Make your home kitchen more sustainable with these eco-friendly tips and tricks

green living
green living

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Contrary to what Kermit the Frog may say, it is easy being green! And a great place to start reducing your waste and living a more sustainable life is the kitchen. On this episode of Green Living, join host Lauren Singer (@trashisfortossers) as she shares quick and easy eco-friendly tips for practicing sustainable habits in the kitchen.

Use Energy-Efficient Appliances

Many kitchen appliances run on electricity or gas, which as Singer explains “is sourced through toxic or environmentally destructive fracking practices.” But since it’s not easy to change where your energy comes from, you can instead incorporate more energy-efficient appliances into your kitchen.

Research and upgrade appliances—many of which can be found secondhand—or simply reduce the use of high-energy appliances whenever possible. For instance, use a small, energy-efficient slow cooker instead of a full-sized convection oven.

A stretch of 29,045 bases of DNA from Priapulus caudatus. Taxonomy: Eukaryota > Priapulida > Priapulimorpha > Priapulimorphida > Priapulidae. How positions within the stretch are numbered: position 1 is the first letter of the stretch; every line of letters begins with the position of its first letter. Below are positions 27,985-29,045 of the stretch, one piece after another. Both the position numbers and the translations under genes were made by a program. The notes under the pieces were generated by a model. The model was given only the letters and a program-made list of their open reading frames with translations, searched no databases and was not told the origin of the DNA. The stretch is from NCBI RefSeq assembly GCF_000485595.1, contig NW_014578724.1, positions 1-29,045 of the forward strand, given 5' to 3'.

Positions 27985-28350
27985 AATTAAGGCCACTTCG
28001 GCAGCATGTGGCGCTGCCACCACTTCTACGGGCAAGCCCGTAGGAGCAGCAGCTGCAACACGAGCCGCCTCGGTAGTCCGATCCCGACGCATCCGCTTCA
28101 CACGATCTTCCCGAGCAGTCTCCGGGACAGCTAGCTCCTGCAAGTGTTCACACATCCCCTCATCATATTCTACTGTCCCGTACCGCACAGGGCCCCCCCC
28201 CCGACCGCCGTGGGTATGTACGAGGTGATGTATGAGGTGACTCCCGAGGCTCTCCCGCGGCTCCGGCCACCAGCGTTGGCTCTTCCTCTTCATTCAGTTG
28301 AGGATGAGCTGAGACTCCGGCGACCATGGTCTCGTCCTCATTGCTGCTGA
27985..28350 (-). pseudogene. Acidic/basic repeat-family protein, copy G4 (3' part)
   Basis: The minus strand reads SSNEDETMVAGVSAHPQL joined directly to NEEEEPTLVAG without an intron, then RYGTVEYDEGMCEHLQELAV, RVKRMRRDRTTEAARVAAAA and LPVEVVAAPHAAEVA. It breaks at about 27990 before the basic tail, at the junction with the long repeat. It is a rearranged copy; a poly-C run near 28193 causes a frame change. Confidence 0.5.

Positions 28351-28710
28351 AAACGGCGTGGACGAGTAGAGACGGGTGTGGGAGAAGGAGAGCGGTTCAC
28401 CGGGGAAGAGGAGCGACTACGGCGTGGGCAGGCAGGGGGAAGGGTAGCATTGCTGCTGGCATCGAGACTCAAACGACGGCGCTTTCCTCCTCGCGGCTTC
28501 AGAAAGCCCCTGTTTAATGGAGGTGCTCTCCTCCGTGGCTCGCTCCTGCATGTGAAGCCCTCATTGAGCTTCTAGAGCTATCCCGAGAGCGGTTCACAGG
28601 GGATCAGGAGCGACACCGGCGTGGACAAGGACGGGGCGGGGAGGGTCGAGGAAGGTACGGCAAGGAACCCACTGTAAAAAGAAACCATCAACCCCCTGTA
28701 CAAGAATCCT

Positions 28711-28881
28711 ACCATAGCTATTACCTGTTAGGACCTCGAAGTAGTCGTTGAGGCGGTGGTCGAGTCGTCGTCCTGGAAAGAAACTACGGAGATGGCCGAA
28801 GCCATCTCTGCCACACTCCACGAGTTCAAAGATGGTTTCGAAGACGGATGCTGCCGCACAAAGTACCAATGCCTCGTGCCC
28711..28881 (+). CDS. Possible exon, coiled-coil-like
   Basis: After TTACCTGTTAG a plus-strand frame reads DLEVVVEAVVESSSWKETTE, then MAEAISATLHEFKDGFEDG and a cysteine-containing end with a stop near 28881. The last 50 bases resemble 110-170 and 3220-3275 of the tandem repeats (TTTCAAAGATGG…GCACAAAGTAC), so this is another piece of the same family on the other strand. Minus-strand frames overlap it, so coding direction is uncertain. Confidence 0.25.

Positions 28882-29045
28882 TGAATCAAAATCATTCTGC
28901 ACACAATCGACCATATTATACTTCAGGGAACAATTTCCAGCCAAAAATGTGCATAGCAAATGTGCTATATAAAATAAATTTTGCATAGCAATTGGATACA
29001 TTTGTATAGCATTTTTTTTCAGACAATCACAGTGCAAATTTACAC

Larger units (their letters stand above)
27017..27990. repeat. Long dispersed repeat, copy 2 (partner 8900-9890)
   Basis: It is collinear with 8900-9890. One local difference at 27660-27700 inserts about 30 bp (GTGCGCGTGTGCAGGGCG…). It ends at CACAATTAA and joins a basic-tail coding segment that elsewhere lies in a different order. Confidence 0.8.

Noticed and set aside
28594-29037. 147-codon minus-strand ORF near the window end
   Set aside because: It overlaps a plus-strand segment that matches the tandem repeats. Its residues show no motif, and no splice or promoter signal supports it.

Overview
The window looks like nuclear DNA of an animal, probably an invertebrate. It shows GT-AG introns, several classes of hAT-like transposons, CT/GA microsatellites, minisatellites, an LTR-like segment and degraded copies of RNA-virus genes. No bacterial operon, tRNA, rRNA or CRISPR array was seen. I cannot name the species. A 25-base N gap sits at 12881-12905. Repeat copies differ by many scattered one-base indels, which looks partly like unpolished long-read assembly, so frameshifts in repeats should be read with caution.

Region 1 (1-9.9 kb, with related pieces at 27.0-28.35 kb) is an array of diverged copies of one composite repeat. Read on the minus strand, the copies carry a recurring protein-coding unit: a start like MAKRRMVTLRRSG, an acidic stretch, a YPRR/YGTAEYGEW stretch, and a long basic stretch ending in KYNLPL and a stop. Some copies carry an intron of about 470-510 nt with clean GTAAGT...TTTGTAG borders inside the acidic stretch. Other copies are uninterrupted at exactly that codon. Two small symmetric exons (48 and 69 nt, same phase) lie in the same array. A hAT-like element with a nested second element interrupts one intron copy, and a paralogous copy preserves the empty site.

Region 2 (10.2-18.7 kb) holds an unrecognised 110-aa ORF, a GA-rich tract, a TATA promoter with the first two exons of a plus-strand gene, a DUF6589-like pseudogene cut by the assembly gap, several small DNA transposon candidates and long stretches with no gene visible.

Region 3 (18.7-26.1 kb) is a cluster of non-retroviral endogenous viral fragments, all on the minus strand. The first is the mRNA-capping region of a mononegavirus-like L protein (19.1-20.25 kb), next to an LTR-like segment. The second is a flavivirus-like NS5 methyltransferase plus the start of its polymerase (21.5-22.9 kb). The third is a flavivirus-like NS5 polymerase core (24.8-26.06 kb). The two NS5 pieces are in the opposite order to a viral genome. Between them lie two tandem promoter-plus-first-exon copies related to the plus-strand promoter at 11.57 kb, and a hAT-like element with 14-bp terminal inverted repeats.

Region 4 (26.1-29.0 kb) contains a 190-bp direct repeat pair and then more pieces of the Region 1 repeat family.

Use Reusable and Non-Plastic Kitchen Tools

Most kitchen sponges are made from polyester and nylon, which are non-renewable materials that won’t biodegrade. Instead, swap classic kitchen sponges for a reusable Package Free Dish Washing Brush. It’s made of plant-based fibers and has a comfortable wooden handle that will help you scrub tough-to-reach areas.

Replace Paper Towels with a Reusable Paperless Alternative

Single-use paper towels are linked to deforestation, habitat loss, and landfill buildup. Swap out traditional paper towels for a DIY reusable paperless alternative that you can make out of scrap fabric, or old t-shirts and towels. To make your own “paper” towels, first cut out a stencil to use as a reference for the size of each towel. Then, place the stencil on your scrap fabric and trace and cut your “paper” towels! Fabrics like cotton are very absorbent, as are old towels. 
Unlike paper towels that are thrown out after being used only once, these paperless “paper” towels can be washed and reused over and over. Once they can no longer serve as a “paper” towel, recycle them at a textile recycling dropoff, or—if they’re made from 100% natural materials—you can send them to some composting facilities.

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